Skip to content

Offline daters often wonder: Is this actually a date?

When Michael sat down at Marissa Piedra’s table at the Half Pint bar in New York City, playful banter ensued. He was confident, certain enough of himself to join a table of young women alone. At the end of the night, Piedra was surprised to find herself giving her real number to Michael. It didn’t happen often.

“He called a few nights later, and we had a really nice time,” Piedra says. “Then I never heard from him again. I wasn’t that into it, but either way, I don’t really know what happened. Maybe it wasn’t even a date.”

Ah, the confusions of dating—especially in a world where the entire experience has changed, thanks to the Internet. No longer do people ask a love interest if they can go out on a “date.” The clarification to that hovering question—“Is this a date or are we going out as friends?”—has been blurred with “hookups” and “hanging out.”

But what has made matters even worse for conventional daters is the proliferation of online-matchmaking sites. It has left people who bypass the world of Internet love with a newfound confusion about what exactly is going on.

Is this a date or what?

People on matchmaking Web sites ask no such questions. The steps are easy: (1) No, I don’t know you. (2) Yes, I find you attractive, and your interests complement mine. (3) Would you like to go on a date? A message is sent, and the sender waits for a reply. As Internet dating sites have become a mainstream device to meet other people, the basic face-to-face of asking someone out has left offline daters feeling a bit awkward.

Sometimes both parties find themselves wondering what’s going on.

“I signed up on Match.com on a whim,” says Kate Lillie, a 25-year-old film-location coordinator. “I did it for fun and entertainment purposes. If something should come out of it, great! If not, that’s fine too. It’s a less confusing way of dating.”

But for those souls still scouting the bars and clubs for a potential love interest or trying to date within their circle of friends, confusion often ensues.

Jeff Burt asked out his current love interest, a friend of a friend at the time, and took her to the Top of the Hub in Boston. She had never been there, and he wanted to impress her with the romantic lounge setting at the top of the Prudential Center. He paid for her dinner. When they went to the movies afterward, he paid for that too.

“I never went in for the kiss. I realized it wasn’t a date because she told me she still lived with her ex-boyfriend after the movie,” says Burt, a 25-year-old insurance salesman from Boston. “So there I am dropping her off at the apartment. She got out of the car to go home to her ‘ex’-boyfriend.”

Paul Ippolito found himself on the other side of the dating dilemma. When the 25-year-old clinical-trials project coordinator asked his nutrition study partner to grab some lunch while in college, she agreed to go. He was hoping for a lighthearted discussion to get to know his friend better.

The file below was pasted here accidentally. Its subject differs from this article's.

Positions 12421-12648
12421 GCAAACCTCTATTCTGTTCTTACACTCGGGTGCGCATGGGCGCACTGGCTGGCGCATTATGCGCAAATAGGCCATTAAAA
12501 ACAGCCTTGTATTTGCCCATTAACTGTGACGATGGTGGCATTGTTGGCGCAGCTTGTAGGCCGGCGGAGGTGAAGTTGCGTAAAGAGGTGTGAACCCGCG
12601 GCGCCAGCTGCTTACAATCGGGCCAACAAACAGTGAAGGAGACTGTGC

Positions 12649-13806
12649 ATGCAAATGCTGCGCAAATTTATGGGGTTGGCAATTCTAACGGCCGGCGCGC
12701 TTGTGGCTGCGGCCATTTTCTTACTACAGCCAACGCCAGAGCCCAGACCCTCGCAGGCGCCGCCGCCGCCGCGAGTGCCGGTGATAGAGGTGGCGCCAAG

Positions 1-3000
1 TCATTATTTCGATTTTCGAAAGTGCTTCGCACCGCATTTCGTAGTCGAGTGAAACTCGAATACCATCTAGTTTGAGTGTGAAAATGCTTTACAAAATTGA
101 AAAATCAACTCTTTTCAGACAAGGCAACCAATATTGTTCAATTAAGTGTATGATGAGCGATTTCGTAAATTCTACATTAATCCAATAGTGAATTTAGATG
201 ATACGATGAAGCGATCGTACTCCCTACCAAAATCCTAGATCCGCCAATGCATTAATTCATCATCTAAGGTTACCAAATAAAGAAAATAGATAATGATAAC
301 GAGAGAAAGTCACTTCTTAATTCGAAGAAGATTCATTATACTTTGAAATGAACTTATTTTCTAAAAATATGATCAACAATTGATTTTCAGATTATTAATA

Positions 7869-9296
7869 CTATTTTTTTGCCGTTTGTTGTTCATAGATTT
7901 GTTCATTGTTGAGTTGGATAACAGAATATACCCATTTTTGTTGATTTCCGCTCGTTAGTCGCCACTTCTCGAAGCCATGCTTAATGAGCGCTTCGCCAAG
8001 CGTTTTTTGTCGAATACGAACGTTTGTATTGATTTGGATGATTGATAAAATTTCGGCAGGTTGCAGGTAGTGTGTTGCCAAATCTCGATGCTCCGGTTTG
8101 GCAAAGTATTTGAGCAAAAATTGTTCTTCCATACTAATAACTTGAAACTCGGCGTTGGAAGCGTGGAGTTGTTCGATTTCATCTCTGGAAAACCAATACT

“It was a little awkward,” Ippolito says. “She was silent most of the time, and I was just trying to chat and enjoy the food. That’s when I realized she thought our lunch get-together was much more serious than I thought it to be.”

Ippolito adds, “It’s a generational thing. We don’t ask each other out on dates the way our parents and grandparents used to. Unless someone explicitly says, ‘Let’s go out on a date,’ then people have no idea what they’re in for these days.”

With dating Web sites, no clarification is needed. One can assume that a person is registering on Match.com, which refers to itself as “the leading online dating resource for singles,” to go on lots of straightforward, nonconfusing dates. Many have realized this fact and look to online dating, rather than the offline, old-fashioned kind. There’s less hassle and more options.

“You may go out with someone you don’t really know and don’t necessarily want to call it a date,” says Tom Meehan, a 24-year-old who recently ended a long-term relationship. “But if you meet the person online, presumably you are going to interact and learn about the other person before you actually meet. Instead of realizing you don’t want to be on a date before the entrée comes, you can come to that realization while in your pajamas at home.”

Meehan doesn’t plan on trying a dating site; he prefers the good old-fashioned awkwardness and perplexities that can grow with every passing minute at the dinner table.

Erin Francis, a 26-year-old artist from Boston, also prefers the old ways of dating and confusion, even though she has experienced uncomfortable encounters before.

When a friend of a friend asked if she wanted to “hang out,” she said yes. They went out for a casual dinner, and she assumed it was no more than a friendship.

“At the end of the night, he leaned in to kiss me, and I had to back up and say, ‘Whoa, what are you doing?’” Francis explains. “It was awful. I felt bad, he felt bad. We were both embarrassed. It was just a mess.”

“It is what it is, though,” Francis says. “If you’re not willing to put your picture on the Internet in hopes of finding love yet, awkward nondate dates are all a part of the game.”

E-mail: mac2276@columbia.edu